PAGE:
Letter to the Editor

Dear Editor-Giorgio Moretti,
I am sending you The Open Letter (both English and Italian) to the Board of Directors of the Italian Cultural Centre in Vancouver considered for publication in Il Marco Polo.
Regards,
Armando Petronio Lawyer Hawthorne, Piggott and Company

 

Dear Sirs/Mesdames,
The Italian Centre : Our Sacred Trust – Open letter to the Membership
The Italian Centre in Vancouver was built by determined volunteers who incorporated the Italian Folk Society, secured three acres of land and built most of the existing facilities. I have been a member of the Centre since 1980 and a director and secretary in 1982 when the City of Vancouver approved the sale of an additional 1.44 acres to the Italian Folk Society for the price of $200,000 and to lease 3.75 acres of the site which later became Casa Serena in 1987 and Villa Carital in 1998. I was also on the Board of Directors (Board) most recently during the renovation of the Grand Ballroom and related fundraising events. When I was initially involved with the Italian Folk Society we had very stormy times as there was considerable opposition to the creation of our beloved Centre, however, with the passage of time the Italian community became united and when I last left the Board I was convinced that calm times were ahead and the only problem that we had was the mortgage that remained on the property which to a large extent reflected the renovations to the main hall. Efforts to solicit significant donations from our community members especially those who have done well in the construction industry (such as offering to name the main hall as an incentive to a donor) unfortunately did not materialize. I was finally fortunate enough this year on behalf of a client being the Estate of the late Gino De Pieri to present to the Centre the most significant gift of $275,000. The present mortgage on the Centre is such that it continues to be manageable with the existing revenue operations and there is no fear of financial default. The only other problem with the Centre that has been made public by the Board is the anticipated significant maintenance costs given the age of the buildings including roofing costs and plumbing costs however no specific details were made available to the members and certainly these anticipated costs could not justify the demolition of the existing facilities. After I left the Board I noted that there was an effort to request ideas as to what members would like to see in the future and how the Centre could be more relevant especially to younger people. A concept plan was circulated and I sent a letter on April 2, 2014 recommending an assisted living facility to complement the existing facilities at Casa Serena and Villa Carital. I did not receive a response because the focus must have been in a different direction namely attracting the younger generation. There was an ideas fair in October, 2015 and it must have been shortly thereafter that some discussions must have been initiated by the Board or certain of its members with Bosa Properties. From reviewing the recent president’s report there is a reference to the Board having examined the financial cost and benefit and redevelopment options in the first part of 2016. I do not recall these redevelopment options being discussed with the membership let alone being subject to a vote prior to the Board deciding to proceed with Bosa Properties who in turn hired the architects, Henriquez Partners to prepare plans for a full scale redevelopment of the site which would compromise our legal title to the property and demolish all existing facilities to facilitate the creation of over half a million square feet of market housing as payment for a new 80,000 square foot Centre. This redevelopment proposal was the subject of a formal resolution which came to a vote on March 9, 2017. The resolution did not receive the seventy five percent (75%) mandate from the members as required and accordingly the resolution was rejected. The vote of March 9, 2017 should have settled the issue. It should be noted that the annual general meeting of the Italian Centre took place on March 29, 2017 and notwithstanding the fact that the resolution was rejected by the members earlier in the month the previous Board members stood for re-election and were acclaimed to the new Board. They did not view the defeat of the redevelopment resolution as a show of non-confidence and under the circumstances if they continue to stay on the Board one would think that they agreed to accept at face value that the vote on the resolution that settled the matter. Unfortunately, this now appears not the be the case as it is now rumored that the Board is considering a petition from at least ten percent (10%) of the members who want a new vote. By continuing to pursue the redevelopment proposal the Board will not be respecting the result of the vote on March 9, 2017. It is also becoming quite clear that any opposition to this project is being viewed negatively and written off as complaints of old time geezers who do not have the best interest of the Centre in mind. This is an unfair accusation given that the concerns have been raised by a former president, directors, and members who have dedicated themselves to the Centre and should be given a voice to be heard and whose views should be respected. Members who are opposed to the project are being made to feel guilty if they didn’t attend idea fairs in the past or previous meetings of some kind or another to give their opinions as to how the Centre should remain relevant in the future. This is not a fair accusation given that although the Board should encourage ideas for the future ultimately what matters is decided by the membership by a legal vote. We are being told that the proposed resolution that was rejected is innocent as it simply gives permission to the Board for a one year period to negotiate with Bosa Properties to present the redevelopment proposal to the City to see whether or on what conditions the project will be approved. There are at least two main problems with this argument. Firstly, we as members of the Italian Centre are telling the City that we approve the proposed demolition of the existing structures and favour this arrangement between our Society as a non-profit organization this particular developer. The City will assume that this project is the only viable project that the Italian Centre considers worthy of attention without considering other alternatives. Secondly, once the resolution is approved there is an obligation to deal in good faith with Bosa Properties as a developer and other alternatives are off the table as the Centre could face a claim from Bosa Properties for considering alternatives after they spent so much money for this proposed development. We will be committed to proceed in one direction only and it is only the details that we will be dealing with by future member votes. The Board has decided that the existing constitution of the Italian Centre is in need of revision and we are told that there is a committee that is looking into it but we are proceeding with a major project involving the demolition of the existing Centre on the existing constitution. Donor members are not defined in the existing constitution. Apparently, Donor members are people for whom the $135 initiation fee and $25 per year membership fee has been waived because of work performed on behalf of the Society. There is no control over this procedure and arguably as the situation stands anybody could walk to the Italian Centre, pay an initiation fee of $135 and a yearly fee of $25 for a total of $160 and have a vote with the right to vote to demolish the Centre and this individual vote is legally on par with voting a delegate of one of the founding member Society with hundreds of members. To avoid this unsettling result the Assembly of Delegates was created in the constitution. Membership within the Assembly of Delegates is limited so that individual voting members have balanced representations with the delegates of the member societies so that voting rights are equalized to approximately 35 votes for the delegates of individual members and 35 for society delegates. The Assembly of Delegates is required to approve any transaction relating to construction, debt repayment or financing where the amount involved exceeds $100,000. There is no doubt that the proposal to redevelop which was defeated on March 9, 2017 comes within this definition. Has the Assembly of Delegates ever approved this project? This issue must be considered if the Board is considering another member vote on the same resolution that was defeated. We are told that General membership and/or donor membership is approximately 400 voting members. The Board will have to decide who is a voting member and be required to share the voting list to ensure that whoever voted has a right to vote in keeping with the constitution and bylaws. If the outcome of the vote is disputed litigation is likely to ensue and monies will be wasted where as it could be better used for the Italian School or summer camp for the children. In summary to avoid stormy times ahead it is proposed that the Board before forcing any other votes consider the following sequence:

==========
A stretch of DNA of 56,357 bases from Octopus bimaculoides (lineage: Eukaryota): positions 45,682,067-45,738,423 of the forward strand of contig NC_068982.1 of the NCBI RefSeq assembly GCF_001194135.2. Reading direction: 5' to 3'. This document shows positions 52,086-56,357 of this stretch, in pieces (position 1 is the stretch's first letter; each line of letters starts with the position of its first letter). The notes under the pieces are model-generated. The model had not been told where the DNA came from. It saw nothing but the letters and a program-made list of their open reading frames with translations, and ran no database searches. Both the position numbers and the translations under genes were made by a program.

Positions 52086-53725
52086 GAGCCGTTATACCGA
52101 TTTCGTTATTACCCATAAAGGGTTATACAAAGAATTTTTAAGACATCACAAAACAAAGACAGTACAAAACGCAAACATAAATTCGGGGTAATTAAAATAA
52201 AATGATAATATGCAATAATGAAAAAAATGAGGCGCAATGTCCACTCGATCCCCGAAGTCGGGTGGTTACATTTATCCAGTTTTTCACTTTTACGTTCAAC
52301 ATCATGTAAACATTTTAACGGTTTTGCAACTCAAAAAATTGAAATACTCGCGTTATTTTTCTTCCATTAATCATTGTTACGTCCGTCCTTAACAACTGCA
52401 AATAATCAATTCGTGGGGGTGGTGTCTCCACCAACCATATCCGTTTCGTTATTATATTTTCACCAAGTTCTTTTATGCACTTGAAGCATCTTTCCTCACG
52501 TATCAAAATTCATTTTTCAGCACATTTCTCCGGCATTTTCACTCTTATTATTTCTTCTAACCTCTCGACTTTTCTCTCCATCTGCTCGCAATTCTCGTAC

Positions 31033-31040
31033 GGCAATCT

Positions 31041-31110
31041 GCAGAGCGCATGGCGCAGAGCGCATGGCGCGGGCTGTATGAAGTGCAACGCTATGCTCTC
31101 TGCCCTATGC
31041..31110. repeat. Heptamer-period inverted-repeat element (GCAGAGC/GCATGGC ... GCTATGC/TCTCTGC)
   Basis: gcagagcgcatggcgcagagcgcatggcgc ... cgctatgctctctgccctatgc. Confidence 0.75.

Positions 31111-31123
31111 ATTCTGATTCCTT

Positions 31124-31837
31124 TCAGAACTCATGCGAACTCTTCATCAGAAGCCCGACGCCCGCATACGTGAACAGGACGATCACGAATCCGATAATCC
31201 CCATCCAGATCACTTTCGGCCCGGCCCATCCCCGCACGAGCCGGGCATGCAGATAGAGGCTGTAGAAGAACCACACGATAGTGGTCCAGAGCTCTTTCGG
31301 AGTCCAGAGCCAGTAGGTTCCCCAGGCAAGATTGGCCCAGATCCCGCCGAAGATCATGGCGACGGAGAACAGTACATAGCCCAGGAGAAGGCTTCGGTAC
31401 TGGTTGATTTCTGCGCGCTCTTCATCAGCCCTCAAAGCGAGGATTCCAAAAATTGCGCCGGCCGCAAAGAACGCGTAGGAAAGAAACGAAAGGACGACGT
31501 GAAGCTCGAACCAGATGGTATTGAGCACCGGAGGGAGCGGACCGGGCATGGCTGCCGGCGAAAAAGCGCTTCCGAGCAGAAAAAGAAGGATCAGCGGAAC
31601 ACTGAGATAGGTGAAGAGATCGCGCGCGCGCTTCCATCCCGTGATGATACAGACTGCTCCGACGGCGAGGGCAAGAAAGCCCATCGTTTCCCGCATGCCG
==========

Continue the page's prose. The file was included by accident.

1. Regularize the Constitution to determine more precisely who has the legal right to vote to ensure that there will not be a dispute if any vote is contested.
2. Provide to the membership specific cost details of concerns that the Board may have with the Centre proceeding as is including the ability to meet mortgage commitments, roofing/plumbing costs or any other immediate future expenses that will significantly impact the future financial viability of the Centre.
3. Call a general meeting to consider other redevelopment options which do not necessarily include the demolition of existing facilities but could complement them such as assisted living facilities, hospice, social housing whichever will be of benefit specifically to our members and our community in the future and have the membership decide on which alternative scenario is favoured by the membership.
4. Once the redevelopment option is approved by the members request proposal from various developers and determine whether the project should be done exclusively by the Society or in partnership with a developer. My comments should not be interpreted as an attack on Board members or Bosa Properties. The unfortunate reality is both the Board and more specifically the management of the Centre has spent so much time and effort on this project that they are committed to it and they are forcing reluctant and/or uninformed members to approve it largely on the impressive graphics of the architect. All may be well motivated and no doubt think that they have the best interest of the Centre at heart but there is a need for time to pause, reflect and reconsider before it is too late. The Centre continues to be in a very good situation economically given the increase in property values in Vancouver. There will be many future opportunities. There is no need to rush.